When the pendant functional groups of the polyfunctional cross-linker agent are isocyanate groups, the cross-linkers are typically referred to as polyisocyanates, such as the water-dispersible polyisocyanates and mixtures of polyisocyanates that are commercially available, for example, from Bayer Corporation (such as Bayhydur™ XP-7063, XP-7148, and XP-7165 polyisocyanates), Miles Corporation or Rhodia Corporation. U.S. Pat. No. 5,252,696 may be consulted for further general and specific details regarding suitable water-dispersible hydrophilically-modified polyisocyanates that may be used as the polyfunctional cross-linking agent. Suitable polyisocyanates include, for example, those based on derivatives of 1,4-diisocyanatobutane, 1,6-diiso-cyanatohexane (HDI), 1,5-diisocyanato-2,2-dimethylpentane, 2,2,4-trimethyl-1,6-diisocyanatohexane, 2,4,4-trimethyl-1,6-diisocyanatohexane, 1,10-diisocyanato-decane, 1,3-diisocyanatocyclohexane, 1,4-diisocyanatocyclohexane, 1-isocyanato-3,3,5-trimethyl-5-isocyanatomethylcyclohexane (isophorone diisocyanate, IPDI), 4,4′-diisocyanatodicyclohexylmethane, triisocyanates (such as 2,4,4′-triiso-cyanatodiphenyl ether, 4,4′,4″-triisocyanatotriphenylmethane and trimeric 1,6-diisocyanatohexane) and dimeric 1,6-diisocyanatohexane. Preferably the polyisocyanates used as the polyfunctional cross-linker agent are based on hydrophilically-modified derivatives of 1,6-diisocyanatohexane. Additional polyisocyanates, include, for example, those based on aromatic diisocyanates such as 2,4- and 2,6-tolylene diisocyanate, m-phenylene diisocyanate, xylylene diisocyanate, 4,4′-biphenylene diisocyanate, 1,5-naphthylene diisocyanate; preferably the polyisocyanates used as the polyfunctional cross-linker agent are substantially free of aromatic isocyanate derivatives, that is, from zero to less than 5%, more preferably from zero to less than 1% and most preferably from zero to less than 0.5%, based on weight of polyfunctional cross-linker agent.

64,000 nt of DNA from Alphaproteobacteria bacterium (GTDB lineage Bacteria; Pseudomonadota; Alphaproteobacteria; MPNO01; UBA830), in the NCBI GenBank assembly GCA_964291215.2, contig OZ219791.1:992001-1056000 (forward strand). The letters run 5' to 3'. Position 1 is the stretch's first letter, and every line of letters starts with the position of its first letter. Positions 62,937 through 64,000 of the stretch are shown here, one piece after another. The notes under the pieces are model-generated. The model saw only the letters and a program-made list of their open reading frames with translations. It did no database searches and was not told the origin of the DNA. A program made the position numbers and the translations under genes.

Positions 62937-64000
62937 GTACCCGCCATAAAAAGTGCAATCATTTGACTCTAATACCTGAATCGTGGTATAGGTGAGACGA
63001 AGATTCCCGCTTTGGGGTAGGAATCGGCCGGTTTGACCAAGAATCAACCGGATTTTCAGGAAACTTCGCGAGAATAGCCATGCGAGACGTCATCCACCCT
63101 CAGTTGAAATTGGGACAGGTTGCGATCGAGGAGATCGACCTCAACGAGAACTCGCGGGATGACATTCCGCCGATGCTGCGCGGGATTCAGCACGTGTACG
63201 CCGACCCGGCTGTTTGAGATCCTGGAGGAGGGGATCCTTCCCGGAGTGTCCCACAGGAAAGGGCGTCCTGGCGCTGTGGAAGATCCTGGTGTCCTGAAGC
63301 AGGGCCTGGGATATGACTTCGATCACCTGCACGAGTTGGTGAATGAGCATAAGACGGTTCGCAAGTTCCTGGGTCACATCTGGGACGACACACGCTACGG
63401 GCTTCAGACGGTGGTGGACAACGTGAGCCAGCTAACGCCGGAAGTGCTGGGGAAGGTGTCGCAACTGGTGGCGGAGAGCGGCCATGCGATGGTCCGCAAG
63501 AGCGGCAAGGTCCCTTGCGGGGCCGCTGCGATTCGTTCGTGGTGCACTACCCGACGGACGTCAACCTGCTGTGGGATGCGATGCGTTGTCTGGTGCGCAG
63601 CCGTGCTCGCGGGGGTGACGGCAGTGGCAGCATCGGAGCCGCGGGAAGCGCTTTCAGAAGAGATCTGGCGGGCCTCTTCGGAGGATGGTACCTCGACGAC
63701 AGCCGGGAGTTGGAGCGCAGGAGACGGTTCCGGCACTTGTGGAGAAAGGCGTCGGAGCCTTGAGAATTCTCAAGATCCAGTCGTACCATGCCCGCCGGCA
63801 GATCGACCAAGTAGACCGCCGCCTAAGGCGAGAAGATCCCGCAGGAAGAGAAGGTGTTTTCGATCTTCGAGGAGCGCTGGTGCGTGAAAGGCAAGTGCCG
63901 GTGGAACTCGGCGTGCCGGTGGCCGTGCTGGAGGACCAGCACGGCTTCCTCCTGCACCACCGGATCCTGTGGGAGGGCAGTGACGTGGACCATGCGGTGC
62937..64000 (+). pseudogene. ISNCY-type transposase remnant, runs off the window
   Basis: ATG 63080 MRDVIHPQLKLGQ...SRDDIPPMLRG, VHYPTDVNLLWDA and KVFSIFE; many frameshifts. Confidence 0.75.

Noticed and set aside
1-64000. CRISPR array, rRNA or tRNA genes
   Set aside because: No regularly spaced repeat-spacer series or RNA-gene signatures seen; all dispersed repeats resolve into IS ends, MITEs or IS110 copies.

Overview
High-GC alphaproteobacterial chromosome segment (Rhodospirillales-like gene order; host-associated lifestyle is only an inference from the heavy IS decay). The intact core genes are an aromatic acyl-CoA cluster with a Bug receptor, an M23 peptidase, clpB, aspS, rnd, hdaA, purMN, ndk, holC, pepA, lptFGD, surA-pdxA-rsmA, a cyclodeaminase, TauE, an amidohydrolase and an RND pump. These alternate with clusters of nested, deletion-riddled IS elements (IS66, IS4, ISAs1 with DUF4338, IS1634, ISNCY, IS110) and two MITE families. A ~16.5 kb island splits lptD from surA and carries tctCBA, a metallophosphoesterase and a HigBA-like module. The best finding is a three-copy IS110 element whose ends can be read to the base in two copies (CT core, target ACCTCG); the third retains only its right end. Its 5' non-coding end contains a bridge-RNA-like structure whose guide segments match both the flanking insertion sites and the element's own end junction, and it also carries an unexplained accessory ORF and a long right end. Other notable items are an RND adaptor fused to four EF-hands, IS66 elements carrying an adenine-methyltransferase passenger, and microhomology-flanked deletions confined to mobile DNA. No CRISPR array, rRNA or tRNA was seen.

In addition to the aforementioned (IV), (V) and (VI) acrylic-based polymer products suitable for use as base coating compositions, acid-functionalized polyurethane polymers may also be used. For example, the first-coating composition may be a polyurethane polymer that is the reaction product of at least two polyol reactants and a polyisocyanate reactant comprising as polymerized units: (a) 2 to 50, preferably 5 to 15 percent, based on weight of the polyurethane polymer, of polyol containing a carboxylic acid functional group; (b) 2 to 80, preferably 30 to 70 percent, based on weight of the polyurethane polymer, of polyol selected from one or more of saturated and unsaturated polyhydric alcohols, polyester polyols, polyether polyols and polycarbonate polyols; (c) 20 to 70, preferably 30 to 50 percent, based on weight of the polyurethane polymer, of a polyisocyanate reactant selected from one or more of aromatic, cycloaliphatic and aliphatic polyisocyanates; and (d) zero up to 40 percent, based on weight of the polyurethane polymer, of a polyether selected from one or more of capped polyalkyleneglycols and polyether polyols; wherein calcium ion cross-linker agent is present in an amount sufficient to provide from 0.05 to 0.9, preferably 0.3 to 0.6, equivalents of calcium ion per equivalent of corresponding carboxylic acid functional group.